Black Friday, the Super Bowl, dinner with the in-laws – the holidays are always good for some competition. In keeping with that theme, the Atlassian San Francisco office decided to follow our annual Halloween pumpkin carving contest with an inaugural holiday gingerbread house building competition.
The rules: each team gets a bona fide gingerbread house kit, and $10 to buy supplies. Everything added to the house must be edible.
Before we get to the results, we thought we’d pass along a few tips from the experience:
- RTFM: those teams that thought making icing was a piece-of-cake (okay, strange pun) struggled. Add too much water and you run out of mortar; too little and the darn thing won’t set.
- Gingerbread tastes really, really bad: a few of us got hungry during the build and tried to eat part of our houses. Trust us: it’s not worth it.
- Don’t wait until the last minute: the biggest underestimation most made was around how long these things take to build, especially when competing against people that are willing to pull out all the stops (see below for examples). If you want to win, start early. Nothing kills a good eggnog buzz like a caved in gingerbread roof.
- throw away the blueprint: following the box is going to yield you one very boring square gingerbread house, adorned with gumdrops and jelly beans. If you want to win this puppy, you have to go off-road. Just when everyone is expecting you to pull out the little ski chalet with marshmallow topping, you throw down the Taj Mahal with stained glass from melted Jolly Ranchers. Dream big.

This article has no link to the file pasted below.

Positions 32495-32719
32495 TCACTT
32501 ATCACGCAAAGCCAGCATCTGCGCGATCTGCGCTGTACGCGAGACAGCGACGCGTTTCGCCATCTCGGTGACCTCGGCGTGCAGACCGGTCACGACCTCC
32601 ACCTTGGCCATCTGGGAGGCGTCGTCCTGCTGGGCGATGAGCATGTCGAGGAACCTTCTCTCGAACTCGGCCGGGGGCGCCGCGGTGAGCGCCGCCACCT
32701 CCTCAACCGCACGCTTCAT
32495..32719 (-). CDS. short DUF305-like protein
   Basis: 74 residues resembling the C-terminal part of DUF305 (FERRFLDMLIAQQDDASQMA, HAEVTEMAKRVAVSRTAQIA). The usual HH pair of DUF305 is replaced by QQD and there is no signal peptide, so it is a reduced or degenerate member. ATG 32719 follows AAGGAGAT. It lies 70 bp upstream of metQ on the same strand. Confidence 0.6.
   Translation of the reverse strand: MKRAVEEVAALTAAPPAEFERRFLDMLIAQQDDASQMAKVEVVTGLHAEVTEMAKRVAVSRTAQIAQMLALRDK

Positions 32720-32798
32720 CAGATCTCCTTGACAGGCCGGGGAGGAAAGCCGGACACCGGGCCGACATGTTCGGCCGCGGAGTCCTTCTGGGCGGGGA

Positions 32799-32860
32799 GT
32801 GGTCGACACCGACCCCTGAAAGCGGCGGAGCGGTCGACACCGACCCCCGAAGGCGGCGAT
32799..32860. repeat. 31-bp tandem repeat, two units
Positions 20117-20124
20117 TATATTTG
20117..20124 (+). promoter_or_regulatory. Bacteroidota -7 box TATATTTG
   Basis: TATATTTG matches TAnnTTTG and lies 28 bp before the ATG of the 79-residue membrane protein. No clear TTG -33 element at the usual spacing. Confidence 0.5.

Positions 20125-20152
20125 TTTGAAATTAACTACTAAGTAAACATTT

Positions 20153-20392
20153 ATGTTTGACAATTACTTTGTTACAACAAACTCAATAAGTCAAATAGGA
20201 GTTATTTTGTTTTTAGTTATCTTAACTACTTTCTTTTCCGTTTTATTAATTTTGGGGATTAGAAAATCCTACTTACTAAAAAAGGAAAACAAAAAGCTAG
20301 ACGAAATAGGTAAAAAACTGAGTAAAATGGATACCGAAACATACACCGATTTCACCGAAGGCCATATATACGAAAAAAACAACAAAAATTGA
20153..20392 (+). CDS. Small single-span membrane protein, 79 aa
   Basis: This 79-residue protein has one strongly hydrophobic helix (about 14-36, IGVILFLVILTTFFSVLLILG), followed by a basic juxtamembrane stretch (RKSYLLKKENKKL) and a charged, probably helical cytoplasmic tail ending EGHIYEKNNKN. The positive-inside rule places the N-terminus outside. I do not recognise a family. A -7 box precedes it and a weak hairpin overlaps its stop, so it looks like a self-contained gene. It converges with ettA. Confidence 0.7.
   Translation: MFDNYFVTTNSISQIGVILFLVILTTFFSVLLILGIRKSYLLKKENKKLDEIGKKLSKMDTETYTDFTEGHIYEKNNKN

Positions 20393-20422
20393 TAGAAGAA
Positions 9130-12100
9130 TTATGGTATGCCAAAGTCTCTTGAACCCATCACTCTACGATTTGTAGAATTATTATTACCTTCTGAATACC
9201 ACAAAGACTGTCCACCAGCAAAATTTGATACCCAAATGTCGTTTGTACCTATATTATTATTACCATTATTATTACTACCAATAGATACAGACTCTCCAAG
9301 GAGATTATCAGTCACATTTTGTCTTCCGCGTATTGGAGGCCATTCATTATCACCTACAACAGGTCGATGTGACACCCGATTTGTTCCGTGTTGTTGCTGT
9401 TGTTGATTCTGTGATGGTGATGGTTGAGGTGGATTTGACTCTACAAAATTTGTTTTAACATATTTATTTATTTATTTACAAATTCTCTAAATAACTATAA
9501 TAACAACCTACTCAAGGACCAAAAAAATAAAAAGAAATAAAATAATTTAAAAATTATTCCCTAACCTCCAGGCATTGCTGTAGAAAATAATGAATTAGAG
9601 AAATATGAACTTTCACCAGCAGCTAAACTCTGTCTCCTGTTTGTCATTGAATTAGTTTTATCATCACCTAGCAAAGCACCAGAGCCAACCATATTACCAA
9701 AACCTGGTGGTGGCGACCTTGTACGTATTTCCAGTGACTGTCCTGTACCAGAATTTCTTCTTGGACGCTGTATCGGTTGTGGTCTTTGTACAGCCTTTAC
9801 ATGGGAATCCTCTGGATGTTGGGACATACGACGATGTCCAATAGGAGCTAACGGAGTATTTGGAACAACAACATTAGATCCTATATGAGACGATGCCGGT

So, without further adieu, the results of the inaugural Atlassian gingerbread house competition:
Admirable entries that didn’t win:
Lots of great ideas here, and some very creative use of materials.
First up, the Polar Bear House. Surprised this team pulled this out, considering the Polar Bear ate up half of their $10 allowance.
A Gypsy caravan. Technically, the x-mas lights aren’t edible, but we let it slide.
A bunch of us like to play board games during lunch, so the House of Cards house won some votes:
A tribute to our Amsterdam office, the Redlight District House, complete with a risque silhouette etched from a fruit roll-up and snow people embarrassing themselves:
The Golden Gate Bridge house, with two halves of lettuce representing the Marin Headlands and Presidio, and blueberries representing the rough waters of the bay.
This was a close runner-up, an almost exact replica of our office building at 375 Alabama Street in San Francisco. The bus in front was actually parked outside of the office that day.
And the winner:
The Beach Chalet house, with roof of bay leaves, a blue ocean of jello powder, and a beach of brown sugar.
Not sure what we’ll do for Valentine’s Day, but holidays around this office certainly aren’t dull. Happy holidays from Atlassian.